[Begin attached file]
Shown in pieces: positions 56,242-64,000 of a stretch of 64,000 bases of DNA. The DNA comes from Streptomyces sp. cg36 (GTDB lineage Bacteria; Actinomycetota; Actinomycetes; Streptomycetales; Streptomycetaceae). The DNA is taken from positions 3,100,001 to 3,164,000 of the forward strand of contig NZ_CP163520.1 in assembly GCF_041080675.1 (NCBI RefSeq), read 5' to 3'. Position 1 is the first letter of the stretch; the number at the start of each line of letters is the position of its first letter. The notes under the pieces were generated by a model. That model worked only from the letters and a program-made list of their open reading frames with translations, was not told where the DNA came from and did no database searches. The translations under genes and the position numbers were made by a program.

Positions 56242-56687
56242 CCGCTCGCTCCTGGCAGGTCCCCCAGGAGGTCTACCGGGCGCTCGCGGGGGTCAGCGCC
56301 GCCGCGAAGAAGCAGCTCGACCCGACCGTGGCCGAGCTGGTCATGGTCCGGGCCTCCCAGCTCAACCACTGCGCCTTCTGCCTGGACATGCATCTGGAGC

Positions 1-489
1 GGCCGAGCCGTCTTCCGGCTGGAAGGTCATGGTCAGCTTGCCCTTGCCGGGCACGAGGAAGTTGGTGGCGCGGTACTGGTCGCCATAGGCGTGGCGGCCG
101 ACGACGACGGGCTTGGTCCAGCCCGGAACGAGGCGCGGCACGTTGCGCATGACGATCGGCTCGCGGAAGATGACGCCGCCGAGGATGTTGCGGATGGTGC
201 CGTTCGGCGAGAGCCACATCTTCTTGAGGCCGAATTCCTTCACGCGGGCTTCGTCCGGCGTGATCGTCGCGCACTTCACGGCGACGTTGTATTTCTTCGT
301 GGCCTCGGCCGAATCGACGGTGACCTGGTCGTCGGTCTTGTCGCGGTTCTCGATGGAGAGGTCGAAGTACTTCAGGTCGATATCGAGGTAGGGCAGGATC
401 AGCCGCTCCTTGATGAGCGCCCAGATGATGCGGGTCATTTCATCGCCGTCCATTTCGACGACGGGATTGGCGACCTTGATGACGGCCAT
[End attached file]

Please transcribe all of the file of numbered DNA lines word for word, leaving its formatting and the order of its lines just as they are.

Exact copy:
Shown in pieces: positions 56,242-64,000 of a stretch of 64,000 bases of DNA. The DNA comes from Streptomyces sp. cg36 (GTDB lineage Bacteria; Actinomycetota; Actinomycetes; Streptomycetales; Streptomycetaceae). The DNA is taken from positions 3,100,001 to 3,164,000 of the forward strand of contig NZ_CP163520.1 in assembly GCF_041080675.1 (NCBI RefSeq), read 5' to 3'. Position 1 is the first letter of the stretch; the number at the start of each line of letters is the position of its first letter. The notes under the pieces were generated by a model. That model worked only from the letters and a program-made list of their open reading frames with translations, was not told where the DNA came from and did no database searches. The translations under genes and the position numbers were made by a program.

Positions 56242-56687
56242 CCGCTCGCTCCTGGCAGGTCCCCCAGGAGGTCTACCGGGCGCTCGCGGGGGTCAGCGCC
56301 GCCGCGAAGAAGCAGCTCGACCCGACCGTGGCCGAGCTGGTCATGGTCCGGGCCTCCCAGCTCAACCACTGCGCCTTCTGCCTGGACATGCATCTGGAGC

Positions 1-489
1 GGCCGAGCCGTCTTCCGGCTGGAAGGTCATGGTCAGCTTGCCCTTGCCGGGCACGAGGAAGTTGGTGGCGCGGTACTGGTCGCCATAGGCGTGGCGGCCG
101 ACGACGACGGGCTTGGTCCAGCCCGGAACGAGGCGCGGCACGTTGCGCATGACGATCGGCTCGCGGAAGATGACGCCGCCGAGGATGTTGCGGATGGTGC
201 CGTTCGGCGAGAGCCACATCTTCTTGAGGCCGAATTCCTTCACGCGGGCTTCGTCCGGCGTGATCGTCGCGCACTTCACGGCGACGTTGTATTTCTTCGT
301 GGCCTCGGCCGAATCGACGGTGACCTGGTCGTCGGTCTTGTCGCGGTTCTCGATGGAGAGGTCGAAGTACTTCAGGTCGATATCGAGGTAGGGCAGGATC
401 AGCCGCTCCTTGATGAGCGCCCAGATGATGCGGGTCATTTCATCGCCGTCCATTTCGACGACGGGATTGGCGACCTTGATGACGGCCAT